Local Colleges, Businesses Back Unpaid Internships

Although they have recently come under fire by critics, unpaid internships can still pay off for area college students.

While local colleges undoubtedly do all they can to help their students receive compensation along with the professional and educational experience they receive, even unpaid internships have their redeeming factors.

“It’s pretty obvious that there are benefits to be derived from an internship, even if it happens to be from an unpaid internship,” said David Conklin, president of Jamestown Business College. “An unpaid internship is designed for a student who needs to get experience. They need to get that experience, so an unpaid internship provides a benefit to them.”

Conklin said one problem with unpaid internships, aside from the less-than-ideal situation of providing no income, is that they can be intrinsically risky in terms of educational value.

“The downside is – and this could occur with paid internships, as well – it’s very difficult to ensure or guarantee a good learning experience.”

This seems to be the case in the recent campaign of college students in metropolitan areas – such as New York, Washington, D.C. and Los Angeles – against employers’ use of unpaid interns to do the work of employees.

According to an Associated Press article, the backlash against working for free – and sometimes paying tuition for the privilege- comes after a federal judge in New York recently ruled that Fox Searchlight Pictures violated federal minimum wage and overtime laws by not paying interns who worked on the 2010 movie ”Black Swan.” Angry interns have also sued record companies, magazine publishers, modeling agencies and TV talk show hosts.

Tracy Collingwood, director of the career development office at SUNY Fredonia, said Fredonia utilizes safeguards to prevent its students from having an unsatisfactory experience in their internships.

“We would never approve an internship where (students) are simply doing things like data entry and getting coffee and not learning anything,” Collingwood said. “We give our students opportunities, but we don’t want to exploit them in any way. All credit-bearing internships require that student interns complete a learning contract for experiential education that clearly identifies educational objectives and job requirements.”

Each student’s learning contract must be signed by the intern, faculty sponsor and site supervisor. It lists specific methods of evaluation, including: reflection, written journals, logs, papers, samples of work completed at the internship site, as well as mid-term and final evaluations required from both the intern and site supervisor.

Collingwood said Fredonia adheres to the six criteria, as listed in the Fair Labor Standards Act, that designate the conditions under which an unpaid intern can participate in “for-profit” private sector internships.

The criteria are: the internship, even though it includes actual operation of the facilities of the employer, is similar to training which would be given in an educational environment; the internship experience is for the benefit of the intern; the intern does not displace regular employees, but works under close supervision of existing staff; the employer that provides the training derives no immediate advantage from the activities of the intern, and on occasion its operations may actually be impeded; the intern is not necessarily entitled to a job at the conclusion of the internship; and the employer and the intern understand that the intern is not entitled to wages for the time spent in the internship.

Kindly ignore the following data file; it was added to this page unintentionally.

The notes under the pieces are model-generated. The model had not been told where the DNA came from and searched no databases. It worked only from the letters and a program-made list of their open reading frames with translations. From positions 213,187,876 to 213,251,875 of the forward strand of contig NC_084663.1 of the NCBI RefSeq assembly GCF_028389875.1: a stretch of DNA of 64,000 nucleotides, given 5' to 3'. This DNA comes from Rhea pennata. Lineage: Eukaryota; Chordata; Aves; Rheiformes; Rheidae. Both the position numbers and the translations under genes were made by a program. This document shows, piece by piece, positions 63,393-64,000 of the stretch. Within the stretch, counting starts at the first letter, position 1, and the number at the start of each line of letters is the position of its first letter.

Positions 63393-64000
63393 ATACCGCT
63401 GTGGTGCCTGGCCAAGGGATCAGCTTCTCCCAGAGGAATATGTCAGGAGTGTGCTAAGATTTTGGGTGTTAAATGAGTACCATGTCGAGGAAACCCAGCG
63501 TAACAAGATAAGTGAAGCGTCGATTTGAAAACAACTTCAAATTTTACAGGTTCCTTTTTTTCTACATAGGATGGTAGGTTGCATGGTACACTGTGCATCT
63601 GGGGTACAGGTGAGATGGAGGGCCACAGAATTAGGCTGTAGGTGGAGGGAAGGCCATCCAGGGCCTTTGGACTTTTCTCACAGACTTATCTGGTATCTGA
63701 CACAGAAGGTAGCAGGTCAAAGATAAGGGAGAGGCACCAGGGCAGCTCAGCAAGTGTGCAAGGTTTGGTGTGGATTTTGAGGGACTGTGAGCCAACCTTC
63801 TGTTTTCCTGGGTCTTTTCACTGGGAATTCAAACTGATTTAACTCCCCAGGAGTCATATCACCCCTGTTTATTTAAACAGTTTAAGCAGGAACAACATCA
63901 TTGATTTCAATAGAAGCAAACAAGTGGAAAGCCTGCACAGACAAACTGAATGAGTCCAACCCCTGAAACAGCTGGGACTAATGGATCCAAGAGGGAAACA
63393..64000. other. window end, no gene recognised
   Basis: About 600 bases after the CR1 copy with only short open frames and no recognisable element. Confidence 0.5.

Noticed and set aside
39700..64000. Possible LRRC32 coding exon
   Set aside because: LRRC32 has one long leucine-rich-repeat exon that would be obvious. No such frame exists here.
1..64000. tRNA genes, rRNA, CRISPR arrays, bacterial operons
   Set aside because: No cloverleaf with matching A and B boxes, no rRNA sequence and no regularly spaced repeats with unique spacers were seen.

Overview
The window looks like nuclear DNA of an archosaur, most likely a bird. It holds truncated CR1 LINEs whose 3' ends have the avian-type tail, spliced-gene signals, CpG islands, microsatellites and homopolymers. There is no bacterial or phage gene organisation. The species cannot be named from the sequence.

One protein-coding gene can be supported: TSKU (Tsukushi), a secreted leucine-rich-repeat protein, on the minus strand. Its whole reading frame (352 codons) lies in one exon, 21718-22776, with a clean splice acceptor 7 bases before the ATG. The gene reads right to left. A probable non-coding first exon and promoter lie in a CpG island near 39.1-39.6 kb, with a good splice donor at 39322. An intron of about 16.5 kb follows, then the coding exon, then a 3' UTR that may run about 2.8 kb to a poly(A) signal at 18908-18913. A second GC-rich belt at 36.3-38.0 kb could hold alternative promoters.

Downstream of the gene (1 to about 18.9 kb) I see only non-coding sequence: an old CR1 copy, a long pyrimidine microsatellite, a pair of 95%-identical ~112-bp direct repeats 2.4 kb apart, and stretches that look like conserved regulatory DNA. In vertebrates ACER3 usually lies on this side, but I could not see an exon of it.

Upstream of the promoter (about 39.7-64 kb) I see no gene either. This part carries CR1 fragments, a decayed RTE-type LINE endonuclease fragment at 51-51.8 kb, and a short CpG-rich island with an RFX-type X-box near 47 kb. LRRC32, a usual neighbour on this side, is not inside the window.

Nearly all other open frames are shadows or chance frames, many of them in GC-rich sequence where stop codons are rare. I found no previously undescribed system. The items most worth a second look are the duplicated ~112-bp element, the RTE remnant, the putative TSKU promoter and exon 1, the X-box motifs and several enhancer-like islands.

“It’s all about experiential education,” Collingwood said. “The pros of doing an internship, for anyone, is you get the training. And, sometimes, there could be opportunities. The networking ability to learn on the job and apply classroom knowledge is essential today to be competitive.”

Nelson Garifi, director of marketing and communications at Jamestown Community College, said JCC’s philosophy is similar.

“We recognize that students learn in a variety of ways and experiential learning – learning by doing – is key among them,” Garifi said. “We offer students job and career shadowing experiences, as well as a full array of internships. For many academic programs, internships are included among the degree requirements and may also be called practicum or fieldwork experiences.”

Garifi said JCC’s internship program provides a short-term, credit-bearing work experience in which a student is mentored by a professional who provides on-the-job learning. Each internship is overseen by a faculty sponsor who helps the student and the site supervisor define learning objectives, oversees internship activities and, in consultation with the site supervisor, evaluates the student’s performance to determine his or her grade.

“JCC’s internships include both paid and unpaid opportunities, and we have been following the national dialog regarding the future of unpaid experiences,” Garifi said. “For the most part, students understand that although they may not be receiving regular paychecks for their internships, the payoff will come later as they have built their resumes, networked with potential employers, explored new interests and found more meaning in their academic studies.”